As for me I realized that I haven’t been bothered by insects this summer. Yes, I got a few very tiny ants invading my house this spring, but I put Borax along the edges of my kitchen counter and they soon disappeared. Outside I can sit by my little goldfish pond near my house with no more than one or two occasional mosquitoes landing on me. And the last time I walked in my woods, I didn’t have a problem with more than a few mosquitoes. I haven’t seen any ladybugs this year and only a few butterflies. The bees that have homes in the wooden beams in the lean-to where I park my car seem to have disappeared, too, as well as the most annoying of insects, the deer flies that attack both me and my ponies. I only had one at the beginning of summer attack me and I haven’t seen the ponies swishing their tales to keep off horse flies or deer flies, either. In some ways that is pleasant, but I miss the butterflies and I know that birds and other small animals like toads, frogs and salamanders, etc. will be going hungry and we will lose them, too, if this problem isn’t reversed. As for me, I don’t use any insect spray and only occasionally use Roundup on a patch of poison ivy that appears at the edge of my yard.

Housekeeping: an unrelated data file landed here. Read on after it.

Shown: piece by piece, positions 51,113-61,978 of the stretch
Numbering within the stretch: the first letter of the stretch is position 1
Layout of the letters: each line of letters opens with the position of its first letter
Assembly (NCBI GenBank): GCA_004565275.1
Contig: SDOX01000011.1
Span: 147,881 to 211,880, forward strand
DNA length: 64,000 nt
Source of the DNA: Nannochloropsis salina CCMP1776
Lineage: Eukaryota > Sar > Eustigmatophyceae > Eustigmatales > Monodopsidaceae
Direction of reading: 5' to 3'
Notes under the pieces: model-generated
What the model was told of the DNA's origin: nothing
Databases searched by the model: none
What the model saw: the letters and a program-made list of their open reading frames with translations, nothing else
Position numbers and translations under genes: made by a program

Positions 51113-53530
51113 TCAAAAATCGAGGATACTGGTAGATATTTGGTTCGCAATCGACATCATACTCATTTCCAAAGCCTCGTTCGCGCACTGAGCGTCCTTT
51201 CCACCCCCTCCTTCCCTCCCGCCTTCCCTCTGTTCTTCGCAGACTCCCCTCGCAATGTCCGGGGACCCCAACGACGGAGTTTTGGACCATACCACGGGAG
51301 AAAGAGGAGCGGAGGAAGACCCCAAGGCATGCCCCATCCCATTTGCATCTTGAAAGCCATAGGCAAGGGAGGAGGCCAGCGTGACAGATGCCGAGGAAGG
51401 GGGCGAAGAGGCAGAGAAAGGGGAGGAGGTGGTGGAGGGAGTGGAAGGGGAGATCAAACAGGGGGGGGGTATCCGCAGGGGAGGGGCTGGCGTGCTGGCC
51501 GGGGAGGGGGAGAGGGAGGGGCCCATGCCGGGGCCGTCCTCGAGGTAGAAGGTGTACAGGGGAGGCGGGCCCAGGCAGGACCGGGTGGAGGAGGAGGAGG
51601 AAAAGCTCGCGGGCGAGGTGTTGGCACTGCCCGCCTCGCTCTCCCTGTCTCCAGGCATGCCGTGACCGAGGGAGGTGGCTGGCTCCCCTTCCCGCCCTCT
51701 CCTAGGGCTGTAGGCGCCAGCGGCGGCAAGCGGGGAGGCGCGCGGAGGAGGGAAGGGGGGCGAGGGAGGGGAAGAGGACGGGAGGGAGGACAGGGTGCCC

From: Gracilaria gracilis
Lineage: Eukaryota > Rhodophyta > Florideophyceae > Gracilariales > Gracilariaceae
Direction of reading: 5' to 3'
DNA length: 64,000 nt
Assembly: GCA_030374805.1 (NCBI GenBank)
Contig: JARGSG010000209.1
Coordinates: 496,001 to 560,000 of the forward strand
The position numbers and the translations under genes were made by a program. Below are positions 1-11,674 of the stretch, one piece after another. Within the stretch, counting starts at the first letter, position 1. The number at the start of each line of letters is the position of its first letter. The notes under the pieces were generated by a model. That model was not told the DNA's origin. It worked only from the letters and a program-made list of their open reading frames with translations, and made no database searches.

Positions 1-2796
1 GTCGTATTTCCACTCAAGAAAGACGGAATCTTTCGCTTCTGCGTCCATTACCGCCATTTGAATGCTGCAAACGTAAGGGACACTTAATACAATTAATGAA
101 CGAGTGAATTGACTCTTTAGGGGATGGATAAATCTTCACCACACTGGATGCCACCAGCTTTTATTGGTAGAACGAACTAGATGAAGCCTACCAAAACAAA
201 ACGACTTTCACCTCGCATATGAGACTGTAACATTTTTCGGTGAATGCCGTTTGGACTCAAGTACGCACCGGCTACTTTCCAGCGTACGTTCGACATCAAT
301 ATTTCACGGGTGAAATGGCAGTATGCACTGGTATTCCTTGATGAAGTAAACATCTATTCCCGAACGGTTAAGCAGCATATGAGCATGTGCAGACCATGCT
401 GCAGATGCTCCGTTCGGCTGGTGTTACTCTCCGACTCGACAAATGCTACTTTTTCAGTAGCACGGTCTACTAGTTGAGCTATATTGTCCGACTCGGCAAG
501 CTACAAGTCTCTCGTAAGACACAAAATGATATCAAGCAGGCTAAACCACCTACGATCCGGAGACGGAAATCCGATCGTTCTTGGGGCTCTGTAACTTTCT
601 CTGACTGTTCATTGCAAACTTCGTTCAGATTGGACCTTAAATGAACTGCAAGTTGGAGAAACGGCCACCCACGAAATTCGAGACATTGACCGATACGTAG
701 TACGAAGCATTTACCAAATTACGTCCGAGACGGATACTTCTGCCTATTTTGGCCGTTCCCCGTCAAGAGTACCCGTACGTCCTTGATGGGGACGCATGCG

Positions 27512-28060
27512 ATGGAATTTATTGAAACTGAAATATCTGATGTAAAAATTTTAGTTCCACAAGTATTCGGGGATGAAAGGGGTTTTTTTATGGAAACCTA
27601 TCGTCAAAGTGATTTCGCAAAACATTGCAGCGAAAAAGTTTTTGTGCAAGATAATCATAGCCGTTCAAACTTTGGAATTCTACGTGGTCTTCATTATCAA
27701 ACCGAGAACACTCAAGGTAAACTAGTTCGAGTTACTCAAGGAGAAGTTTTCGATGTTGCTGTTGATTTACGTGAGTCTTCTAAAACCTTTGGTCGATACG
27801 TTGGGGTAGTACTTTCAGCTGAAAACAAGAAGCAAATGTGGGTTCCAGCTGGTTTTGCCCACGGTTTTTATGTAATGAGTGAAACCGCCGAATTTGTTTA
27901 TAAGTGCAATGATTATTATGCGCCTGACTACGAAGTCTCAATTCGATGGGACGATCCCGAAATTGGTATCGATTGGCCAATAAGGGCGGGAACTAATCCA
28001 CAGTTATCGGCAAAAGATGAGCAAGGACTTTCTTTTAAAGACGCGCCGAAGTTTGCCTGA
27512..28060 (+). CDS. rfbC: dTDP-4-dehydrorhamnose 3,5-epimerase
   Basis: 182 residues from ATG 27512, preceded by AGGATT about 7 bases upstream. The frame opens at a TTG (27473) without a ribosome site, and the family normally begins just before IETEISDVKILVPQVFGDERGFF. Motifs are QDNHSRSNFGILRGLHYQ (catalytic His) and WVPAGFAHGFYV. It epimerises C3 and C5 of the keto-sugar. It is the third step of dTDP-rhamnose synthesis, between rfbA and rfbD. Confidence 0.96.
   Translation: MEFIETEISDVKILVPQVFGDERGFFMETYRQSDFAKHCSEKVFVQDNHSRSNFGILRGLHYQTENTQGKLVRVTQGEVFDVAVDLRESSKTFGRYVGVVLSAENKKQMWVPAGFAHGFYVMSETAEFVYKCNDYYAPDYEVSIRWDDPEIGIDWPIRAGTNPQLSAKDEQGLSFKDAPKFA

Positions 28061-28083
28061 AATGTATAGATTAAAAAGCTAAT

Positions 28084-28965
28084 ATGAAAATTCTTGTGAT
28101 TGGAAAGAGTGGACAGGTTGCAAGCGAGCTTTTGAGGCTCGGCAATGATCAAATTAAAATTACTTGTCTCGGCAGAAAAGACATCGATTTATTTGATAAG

Have you noticed the decline in insects?
What about butterflies?


6 comments:

Grace Topping said...

One way that individuals can help is to plant things in our yards that will attract insects. Also to put out little cups of sugar water for bees to give them energy to get back to their hives. And to stop using pesticides.

Gloria Alden said...